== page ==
‘Gilmore Girls’: Celebrating 20 Years

It has been 20 years since

Warner Bros. Television Studios [Fair Use]

It has been 20 years since “Gilmore Girls” was first released.

Jillian Snodgrass, Staff Writer

*Be forewarned: Minor spoilers to follow*

If you’re out on the road, feeling lonely and so cold, all you have to do is call my name and I’ll be there on the next train.”

It’s the year 2000: you’re listening to the opening sequence of a new television series and are quickly drawn in by its picturesque setting, unique characters and relatable dynamic. This new show is “Gilmore Girls,” written by Amy Sherman-Palladino and Dan Palladino. It follows the story of Rory Gilmore and her mother Lorelai as they navigate life’s difficulties, from high school bullies and college admissions to personal relationships and family troubles.

“Gilmore Girls” aired on the WB network (now the CW) for seven seasons, spanning from 2000 to 2007. I, along with many fans my age, first fell in love with the residents of Stars Hollow via Netflix, the series’ current home. Netflix also created a four-part miniseries sequel, “Gilmore Girls: A Year in the Life,” which debuted on the streaming service in 2016 but will air on the CW for the first time this fall.

The events and characters in “Gilmore Girls” are relatable to almost anyone due to their variability, but MSMS students, in particular, may relate to Rory. During her high school years, she applied and was accepted to Chilton Academy, a rigorous college preparatory school not unlike MSMS. At first, she struggled to keep up with the workload and the difficulty of her courses, but eventually, she thrived and was accepted to an Ivy League university.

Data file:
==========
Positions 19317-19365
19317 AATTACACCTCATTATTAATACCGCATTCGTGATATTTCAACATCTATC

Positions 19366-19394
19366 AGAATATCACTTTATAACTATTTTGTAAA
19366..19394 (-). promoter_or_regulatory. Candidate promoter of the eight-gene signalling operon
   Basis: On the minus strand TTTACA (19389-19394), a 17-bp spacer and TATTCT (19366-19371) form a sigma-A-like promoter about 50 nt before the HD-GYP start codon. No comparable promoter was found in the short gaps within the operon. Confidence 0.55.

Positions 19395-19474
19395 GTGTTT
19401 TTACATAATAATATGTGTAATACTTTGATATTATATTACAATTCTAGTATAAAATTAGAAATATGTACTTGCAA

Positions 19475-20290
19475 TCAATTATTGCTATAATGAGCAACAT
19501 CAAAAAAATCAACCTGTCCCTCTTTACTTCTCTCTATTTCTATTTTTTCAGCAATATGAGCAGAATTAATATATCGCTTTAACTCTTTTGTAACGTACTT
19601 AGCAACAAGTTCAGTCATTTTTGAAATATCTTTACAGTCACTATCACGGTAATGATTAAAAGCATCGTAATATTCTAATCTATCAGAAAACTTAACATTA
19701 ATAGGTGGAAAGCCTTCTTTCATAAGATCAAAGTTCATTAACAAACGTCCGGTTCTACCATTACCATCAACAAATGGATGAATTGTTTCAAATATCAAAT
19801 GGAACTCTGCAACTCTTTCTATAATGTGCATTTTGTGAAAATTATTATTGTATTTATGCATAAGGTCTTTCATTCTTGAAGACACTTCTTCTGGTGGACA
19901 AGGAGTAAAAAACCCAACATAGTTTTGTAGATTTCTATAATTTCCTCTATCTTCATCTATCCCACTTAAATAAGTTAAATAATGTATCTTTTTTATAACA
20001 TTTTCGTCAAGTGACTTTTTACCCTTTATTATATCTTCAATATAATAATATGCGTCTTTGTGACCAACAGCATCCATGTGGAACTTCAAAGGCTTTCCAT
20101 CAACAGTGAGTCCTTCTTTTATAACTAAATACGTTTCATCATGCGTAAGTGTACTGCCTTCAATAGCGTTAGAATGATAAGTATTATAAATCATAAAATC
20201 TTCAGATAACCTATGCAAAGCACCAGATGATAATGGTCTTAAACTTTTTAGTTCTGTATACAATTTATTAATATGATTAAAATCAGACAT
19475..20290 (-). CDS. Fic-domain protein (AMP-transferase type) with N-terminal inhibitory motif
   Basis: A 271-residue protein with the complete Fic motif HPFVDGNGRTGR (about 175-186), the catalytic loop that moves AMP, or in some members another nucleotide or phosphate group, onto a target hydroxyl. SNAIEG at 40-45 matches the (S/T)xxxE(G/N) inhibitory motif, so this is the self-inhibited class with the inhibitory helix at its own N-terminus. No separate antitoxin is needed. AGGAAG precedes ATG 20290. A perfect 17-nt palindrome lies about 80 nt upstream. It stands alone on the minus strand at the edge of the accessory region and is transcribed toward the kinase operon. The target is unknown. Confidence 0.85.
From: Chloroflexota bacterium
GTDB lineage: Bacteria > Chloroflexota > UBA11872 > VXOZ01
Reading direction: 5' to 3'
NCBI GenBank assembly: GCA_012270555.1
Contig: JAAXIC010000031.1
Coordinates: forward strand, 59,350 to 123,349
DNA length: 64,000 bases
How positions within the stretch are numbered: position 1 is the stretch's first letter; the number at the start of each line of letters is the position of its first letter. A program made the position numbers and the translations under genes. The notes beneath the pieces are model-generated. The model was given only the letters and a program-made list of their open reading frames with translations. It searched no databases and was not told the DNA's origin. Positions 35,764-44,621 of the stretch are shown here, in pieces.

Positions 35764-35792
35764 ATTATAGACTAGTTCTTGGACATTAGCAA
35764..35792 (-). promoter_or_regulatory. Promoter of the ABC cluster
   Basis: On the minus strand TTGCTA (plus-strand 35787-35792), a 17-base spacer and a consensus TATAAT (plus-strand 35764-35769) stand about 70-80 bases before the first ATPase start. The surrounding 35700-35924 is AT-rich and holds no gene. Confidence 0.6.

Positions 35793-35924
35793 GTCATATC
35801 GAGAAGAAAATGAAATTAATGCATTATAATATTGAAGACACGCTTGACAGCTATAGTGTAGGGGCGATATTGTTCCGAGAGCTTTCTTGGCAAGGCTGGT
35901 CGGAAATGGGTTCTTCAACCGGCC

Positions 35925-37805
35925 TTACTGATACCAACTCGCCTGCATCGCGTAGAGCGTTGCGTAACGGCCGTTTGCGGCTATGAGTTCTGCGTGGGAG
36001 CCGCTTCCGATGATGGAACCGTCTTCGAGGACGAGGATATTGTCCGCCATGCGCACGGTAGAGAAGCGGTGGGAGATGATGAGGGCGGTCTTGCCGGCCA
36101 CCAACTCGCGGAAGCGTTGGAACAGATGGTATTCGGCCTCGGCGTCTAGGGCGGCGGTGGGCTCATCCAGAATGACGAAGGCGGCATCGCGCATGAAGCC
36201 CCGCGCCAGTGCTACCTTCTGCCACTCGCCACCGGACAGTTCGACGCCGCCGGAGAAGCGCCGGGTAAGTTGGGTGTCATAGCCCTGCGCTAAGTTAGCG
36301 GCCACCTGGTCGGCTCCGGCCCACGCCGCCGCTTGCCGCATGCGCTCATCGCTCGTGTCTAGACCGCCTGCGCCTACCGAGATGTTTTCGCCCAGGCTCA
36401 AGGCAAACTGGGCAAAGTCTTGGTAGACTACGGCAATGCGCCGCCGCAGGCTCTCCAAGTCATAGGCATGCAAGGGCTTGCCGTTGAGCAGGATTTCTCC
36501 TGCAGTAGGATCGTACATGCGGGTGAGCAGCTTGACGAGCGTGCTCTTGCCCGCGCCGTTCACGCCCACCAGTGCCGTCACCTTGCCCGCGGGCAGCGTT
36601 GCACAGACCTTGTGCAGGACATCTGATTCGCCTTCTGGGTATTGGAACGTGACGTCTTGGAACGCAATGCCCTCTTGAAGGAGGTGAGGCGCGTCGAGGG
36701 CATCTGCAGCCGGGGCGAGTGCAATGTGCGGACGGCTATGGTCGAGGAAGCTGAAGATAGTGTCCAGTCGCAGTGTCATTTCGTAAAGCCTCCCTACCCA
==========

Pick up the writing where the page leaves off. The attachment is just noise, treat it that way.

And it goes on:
Part of what makes the show so instantly lovable is its cast of engaging characters. Miss Patty, the eccentric and gossipy dance instructor; Luke Danes, the gruff but kindhearted owner of Luke’s Diner; and Michel, the grouchy French receptionist at the inn that Lorelai runs, are just a few of the characters that make the show consistently enthralling. The proficiency of the actors in the show is impeccable and leaves the watcher feeling as though they really live in Stars Hollow and are watching the events in each episode unfold around them.

Another key element of the series is the relationship between Lorelai and her mother, Emily Gilmore, as compared to Lorelai’s relationship with Rory. Emily and Lorelai have a rocky past, and Emily—as a strict parent—often criticizes Lorelai’s more relaxed lifestyle and parenting methods, but their love for each still shines through in important moments. Family difficulties are no small feat to overcome, so seeing this complicated relationship on television may help those going through something similar.

An important, repeated theme in “Gilmore Girls” is to follow your dreams, whatever they may look like and despite what others might say. Lorelai dreams of opening her own inn, Rory dreams of attending Harvard University, and Rory’s best friend Lane dreams of starting a rock band. All three encounter hindrances and judgment along the way, and whether or not they each achieve their dreams, they all worked hard to obtain what they wanted most.

“Gilmore Girls” has a special place in the hearts of people across the nation. Its themes of perseverance, love, and acceptance are applicable now more than ever, and I highly recommend watching it to anyone and everyone. The seven seasons each have around twenty-two episodes, so for new viewers there’s no running out of Stars Hollow charm any time soon.